In Search of Remembered Time: Textual Dialogue and Musical Discourse in Schubert's Instrumental Music
Schubert’s instrumental music, in particular his movements in sonata form, have long been recognized as following a different kind of realization than Beethoven’s. By contrast with Beethoven’s strongly declarative style in his middle period works, Schubert’s have a different kind of ‘voice’, in two senses of the word: one is that their predominantly lyrical quality makes them more like “songs without words”, to use Mendelssohn’s phrase; the other, which is proposed here, is that they contain an “inner voice” or narrative, that draws on Schubert’s Lieder as a kind of ‘memory bank’. Through metaphor and allusion, in ways that interpret the poetic ideas of Herder and Goethe, Schubert’s instrumental music recreates the expressive worlds of his songs, which frequently use a poetic image as a hinge between temporal worlds. This image acts as a ‘mémoire’ that opens the door to the past. Rather than trying to depict events from his biographical past in a literal sense, the music recreates instead expressive moods, such as longing, hope and despair, that delineate the inner life journey, and in which we can identify our own. Through its re-interpretation of formal techniques, such as side-slipping a semitone or enharmonic connections, Schubert’s instrumental music opens up affective domains in which, in a fragmented world, we can not only recapture time past but also, as a magical transformation, savor it as time regained.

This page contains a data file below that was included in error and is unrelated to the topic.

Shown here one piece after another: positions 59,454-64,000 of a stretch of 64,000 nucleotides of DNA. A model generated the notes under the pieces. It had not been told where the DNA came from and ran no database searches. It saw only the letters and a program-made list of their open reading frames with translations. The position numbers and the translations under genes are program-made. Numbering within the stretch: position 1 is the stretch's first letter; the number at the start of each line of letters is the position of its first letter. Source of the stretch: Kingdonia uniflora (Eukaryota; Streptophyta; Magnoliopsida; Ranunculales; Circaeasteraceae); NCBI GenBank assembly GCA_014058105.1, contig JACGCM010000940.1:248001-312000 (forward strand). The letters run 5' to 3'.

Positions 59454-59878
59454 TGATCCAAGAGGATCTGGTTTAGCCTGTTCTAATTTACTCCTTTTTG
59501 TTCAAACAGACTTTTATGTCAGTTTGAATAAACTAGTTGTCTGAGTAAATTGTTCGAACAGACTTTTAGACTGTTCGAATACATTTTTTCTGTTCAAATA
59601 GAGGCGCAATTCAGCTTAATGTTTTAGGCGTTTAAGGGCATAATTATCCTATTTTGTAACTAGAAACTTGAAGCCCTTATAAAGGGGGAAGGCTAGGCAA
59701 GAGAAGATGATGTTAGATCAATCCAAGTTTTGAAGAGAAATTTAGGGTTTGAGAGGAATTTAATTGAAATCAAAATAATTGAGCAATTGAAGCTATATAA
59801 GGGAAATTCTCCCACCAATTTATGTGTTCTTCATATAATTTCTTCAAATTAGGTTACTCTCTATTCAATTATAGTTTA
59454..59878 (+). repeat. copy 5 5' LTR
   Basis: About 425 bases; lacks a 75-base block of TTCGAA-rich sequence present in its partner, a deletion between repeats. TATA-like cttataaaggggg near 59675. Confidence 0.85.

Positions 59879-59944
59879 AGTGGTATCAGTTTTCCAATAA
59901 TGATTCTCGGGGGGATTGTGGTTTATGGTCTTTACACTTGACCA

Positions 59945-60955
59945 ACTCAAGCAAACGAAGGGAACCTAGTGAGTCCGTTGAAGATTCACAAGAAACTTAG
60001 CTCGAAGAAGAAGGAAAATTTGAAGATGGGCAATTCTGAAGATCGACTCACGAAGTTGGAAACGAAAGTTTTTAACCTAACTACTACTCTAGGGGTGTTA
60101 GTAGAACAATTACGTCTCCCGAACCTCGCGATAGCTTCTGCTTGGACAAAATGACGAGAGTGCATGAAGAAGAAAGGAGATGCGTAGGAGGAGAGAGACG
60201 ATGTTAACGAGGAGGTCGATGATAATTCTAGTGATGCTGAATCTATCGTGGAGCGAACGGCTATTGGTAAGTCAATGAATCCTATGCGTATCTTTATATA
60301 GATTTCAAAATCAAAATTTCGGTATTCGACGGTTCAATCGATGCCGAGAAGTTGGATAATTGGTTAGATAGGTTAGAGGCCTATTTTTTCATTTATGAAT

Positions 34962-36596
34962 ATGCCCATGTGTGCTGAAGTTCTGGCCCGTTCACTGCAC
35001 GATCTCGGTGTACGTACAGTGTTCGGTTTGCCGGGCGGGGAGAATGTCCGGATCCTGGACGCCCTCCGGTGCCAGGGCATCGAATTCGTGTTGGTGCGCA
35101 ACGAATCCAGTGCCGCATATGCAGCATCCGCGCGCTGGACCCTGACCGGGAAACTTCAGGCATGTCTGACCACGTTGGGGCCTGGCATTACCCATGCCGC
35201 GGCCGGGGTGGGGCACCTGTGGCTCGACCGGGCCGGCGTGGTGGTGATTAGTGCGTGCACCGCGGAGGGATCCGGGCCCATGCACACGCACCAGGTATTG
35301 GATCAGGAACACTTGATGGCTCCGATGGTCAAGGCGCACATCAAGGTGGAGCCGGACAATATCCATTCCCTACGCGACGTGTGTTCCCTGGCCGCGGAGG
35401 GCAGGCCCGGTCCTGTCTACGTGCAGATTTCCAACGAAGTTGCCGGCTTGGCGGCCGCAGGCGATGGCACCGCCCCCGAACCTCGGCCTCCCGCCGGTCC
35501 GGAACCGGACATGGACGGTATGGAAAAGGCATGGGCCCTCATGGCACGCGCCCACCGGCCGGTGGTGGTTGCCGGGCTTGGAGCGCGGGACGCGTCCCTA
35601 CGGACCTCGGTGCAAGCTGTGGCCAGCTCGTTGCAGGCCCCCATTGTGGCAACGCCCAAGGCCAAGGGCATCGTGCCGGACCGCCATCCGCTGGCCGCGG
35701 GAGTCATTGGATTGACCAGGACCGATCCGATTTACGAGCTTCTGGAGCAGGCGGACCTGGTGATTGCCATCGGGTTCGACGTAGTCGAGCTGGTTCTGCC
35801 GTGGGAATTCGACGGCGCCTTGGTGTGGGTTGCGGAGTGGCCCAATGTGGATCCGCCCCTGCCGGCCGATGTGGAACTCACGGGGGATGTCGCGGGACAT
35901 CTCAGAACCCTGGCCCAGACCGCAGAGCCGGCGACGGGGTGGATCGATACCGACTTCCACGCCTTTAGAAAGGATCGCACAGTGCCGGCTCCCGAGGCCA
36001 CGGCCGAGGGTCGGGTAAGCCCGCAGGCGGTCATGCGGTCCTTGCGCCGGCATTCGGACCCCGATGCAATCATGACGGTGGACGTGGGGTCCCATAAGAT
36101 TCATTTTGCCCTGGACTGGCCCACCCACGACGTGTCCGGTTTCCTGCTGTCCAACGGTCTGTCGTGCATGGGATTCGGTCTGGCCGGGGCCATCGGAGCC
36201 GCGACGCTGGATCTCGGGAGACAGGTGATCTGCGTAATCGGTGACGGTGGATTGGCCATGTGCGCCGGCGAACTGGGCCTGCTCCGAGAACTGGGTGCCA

Keywords: Compositional technique, Narrative and voice, Form, Meaning, Metaphor, Listening, Memory, Allusion
Dr. Barbara Barry
Professor of Musicology, Conservatory of Music, Lynn University